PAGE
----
Saturday, January 7, 2012

Dangerous Dogs

Half a kilometer away from us on a path at the back of the chateau is a small hamlet of houses. It is on a public right of way, which joins up to a quiet road.
I think the houses all belong to the same farming family.
There is an old shed outside the house of the parents, and there are about ten Breton spaniels, which are hunting dogs, inside it. I can see them through the wire netting, and they jump up and down enthusiastically when they detect Porridge passing by. They bark, but in a cheery rather than aggressive way. The smell as one approaches is overpowering... I don't think they get out much.
The driveway of the same house has a big gate with iron bars and when we pass, the alsation which is there hurls itself at the bars. There is also another dog which is a pit bull boxery sort of cross breed. When the two of them are unable to attack Porridge as she nervously bolts past, they usually turn on each other, and we walk up the hill to the music of snarling and yelping as they have at each other.
The younger members of the commune live in the house next door to it. A couple of years ago, one of their dogs raced out of their garden and chased Porridge, so I asked them to tie it up, or at least restrain it. They did grudgingly, and for a while we would walk past, and sometimes as many as five dogs were all chained next to their respective kennels, growling and lunging at us.
And then they disappeared... We have not seen them for a year or more.

Yesterday, I went for a walk with Porridge, and I saw a tractor outside the parents' house, on the road, and a young man with a small child of three years old or so was working on a wood pile. I couldn't see the other side of the tractor. As I got closer to them both, I said "Bonjour" as you do. The man replied "Bonjour" and then started saying "Reste là!" (stay there) and "Couchez" (lie down) rather emphatically and urgently to the other side of the tractor. Porridge and I accelerated nervously and shot up the other side of the hill.

I was a bit pressed for time, I didn't have time to do the whole circuit, so I had to come back the way I had come.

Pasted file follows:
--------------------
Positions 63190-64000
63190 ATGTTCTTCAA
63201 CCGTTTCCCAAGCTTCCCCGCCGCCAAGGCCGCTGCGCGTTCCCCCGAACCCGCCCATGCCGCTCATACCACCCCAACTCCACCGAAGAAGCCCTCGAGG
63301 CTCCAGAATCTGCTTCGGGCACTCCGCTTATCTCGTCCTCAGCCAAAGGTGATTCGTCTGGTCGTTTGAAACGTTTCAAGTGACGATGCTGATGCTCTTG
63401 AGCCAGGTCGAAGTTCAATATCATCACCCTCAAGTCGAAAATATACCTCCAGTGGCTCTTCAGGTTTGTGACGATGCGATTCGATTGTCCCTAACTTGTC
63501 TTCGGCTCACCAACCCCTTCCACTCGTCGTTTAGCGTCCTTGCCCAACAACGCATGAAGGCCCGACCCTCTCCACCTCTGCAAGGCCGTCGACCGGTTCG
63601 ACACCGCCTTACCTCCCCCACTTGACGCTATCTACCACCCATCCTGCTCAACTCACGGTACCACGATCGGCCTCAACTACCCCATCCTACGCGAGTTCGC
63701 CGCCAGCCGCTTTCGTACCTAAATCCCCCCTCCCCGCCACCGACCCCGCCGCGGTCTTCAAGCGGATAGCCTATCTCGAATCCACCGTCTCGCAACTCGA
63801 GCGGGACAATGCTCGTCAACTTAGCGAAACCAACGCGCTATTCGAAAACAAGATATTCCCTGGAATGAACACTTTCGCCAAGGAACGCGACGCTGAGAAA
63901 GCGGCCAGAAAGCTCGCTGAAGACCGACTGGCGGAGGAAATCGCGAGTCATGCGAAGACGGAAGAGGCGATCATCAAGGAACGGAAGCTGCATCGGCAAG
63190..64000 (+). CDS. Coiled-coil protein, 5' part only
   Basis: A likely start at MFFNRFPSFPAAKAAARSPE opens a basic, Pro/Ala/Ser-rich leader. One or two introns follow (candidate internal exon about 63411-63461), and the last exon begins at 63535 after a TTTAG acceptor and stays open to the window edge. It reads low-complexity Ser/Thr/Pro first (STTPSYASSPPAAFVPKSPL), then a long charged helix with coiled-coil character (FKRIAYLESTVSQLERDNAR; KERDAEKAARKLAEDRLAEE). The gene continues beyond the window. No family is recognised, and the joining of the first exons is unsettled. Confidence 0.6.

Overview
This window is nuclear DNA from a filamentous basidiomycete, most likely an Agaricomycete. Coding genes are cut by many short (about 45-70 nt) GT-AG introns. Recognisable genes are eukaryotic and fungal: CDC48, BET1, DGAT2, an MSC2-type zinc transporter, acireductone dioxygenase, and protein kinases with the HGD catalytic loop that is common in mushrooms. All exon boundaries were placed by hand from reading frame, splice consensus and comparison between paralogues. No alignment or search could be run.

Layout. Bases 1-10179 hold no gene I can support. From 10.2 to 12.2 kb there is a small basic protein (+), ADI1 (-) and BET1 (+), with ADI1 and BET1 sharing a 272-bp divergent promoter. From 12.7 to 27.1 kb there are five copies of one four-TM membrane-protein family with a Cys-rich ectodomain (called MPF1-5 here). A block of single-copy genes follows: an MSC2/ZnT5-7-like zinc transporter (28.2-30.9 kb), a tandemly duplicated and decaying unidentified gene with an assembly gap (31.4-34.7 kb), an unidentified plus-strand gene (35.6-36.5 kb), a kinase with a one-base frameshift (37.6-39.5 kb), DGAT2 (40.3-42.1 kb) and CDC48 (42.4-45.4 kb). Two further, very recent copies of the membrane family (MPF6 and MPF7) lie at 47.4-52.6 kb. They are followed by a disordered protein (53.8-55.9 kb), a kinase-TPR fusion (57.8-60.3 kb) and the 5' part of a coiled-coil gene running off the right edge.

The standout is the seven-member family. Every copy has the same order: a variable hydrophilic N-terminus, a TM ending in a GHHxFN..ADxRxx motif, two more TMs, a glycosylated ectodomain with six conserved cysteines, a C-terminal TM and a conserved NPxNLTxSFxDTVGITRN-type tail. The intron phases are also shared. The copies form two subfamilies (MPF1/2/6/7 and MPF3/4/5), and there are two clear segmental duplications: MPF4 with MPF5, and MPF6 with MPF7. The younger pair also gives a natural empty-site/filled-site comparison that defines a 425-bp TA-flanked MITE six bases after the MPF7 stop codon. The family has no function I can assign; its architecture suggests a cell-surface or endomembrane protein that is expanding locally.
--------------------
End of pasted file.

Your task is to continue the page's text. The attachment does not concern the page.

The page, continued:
I suppose part of me was also feeling, why the hell not!
After all, it is a public route!
I walked into the line of sight of the man, and he very deliberately bent down and lifted up the child and put it high up on an enormous tree stump as soon as he saw me.

Out of danger...

My blood ran cold but there was nothing for it but to continue.
We walked past as fast as we could accompanied by increasingly loud shouts of "couchez" et "reste là". The dog came out from behind the tractor, and I saw only a brown blur, but he must have got it under control, because we were not followed.

When I got home I realised how very angry I was. I think it was the action of moving his child to safety before I walked past that got to me.
The child was in danger from his own dog, certainly not mine, a retriever!
And he knew this.
Why is he keeping a dog he can't control, putting me (and his own family) at risk ?
I really don't understand it.
Anyone got any ideas?

4 comments:

jane sutherland said...

I have the same sense of anger when I see young men (and it always is young men of a particular ilk and dress code) with Staffordshire Bull Terriers over which they clearly have no control. My theory is that it relates to dogs as status - dangerous dog = dangerous male.
Battersea Dogs Home have so many Staffies that need re-homing they have started a bus shelter poster campaign, trying to persuade people that Staffies can be good pets - which I'm sure they can if they are properly trained and properly controlled. So, that's my rant over and done with!!

Zhoen said...

The way people without empathy treat animals is a constant bafflement to me.

Lucy said...

God only knows, I despair of the morons.

Mouse said...

after I left France new people moved into the village. They had two large dogs that they kept locked in the garage all day long except for one day when they got out and killed the pretty pony in the field over the road. Vicious dogs seem to be a fact or rural life in France. Alas.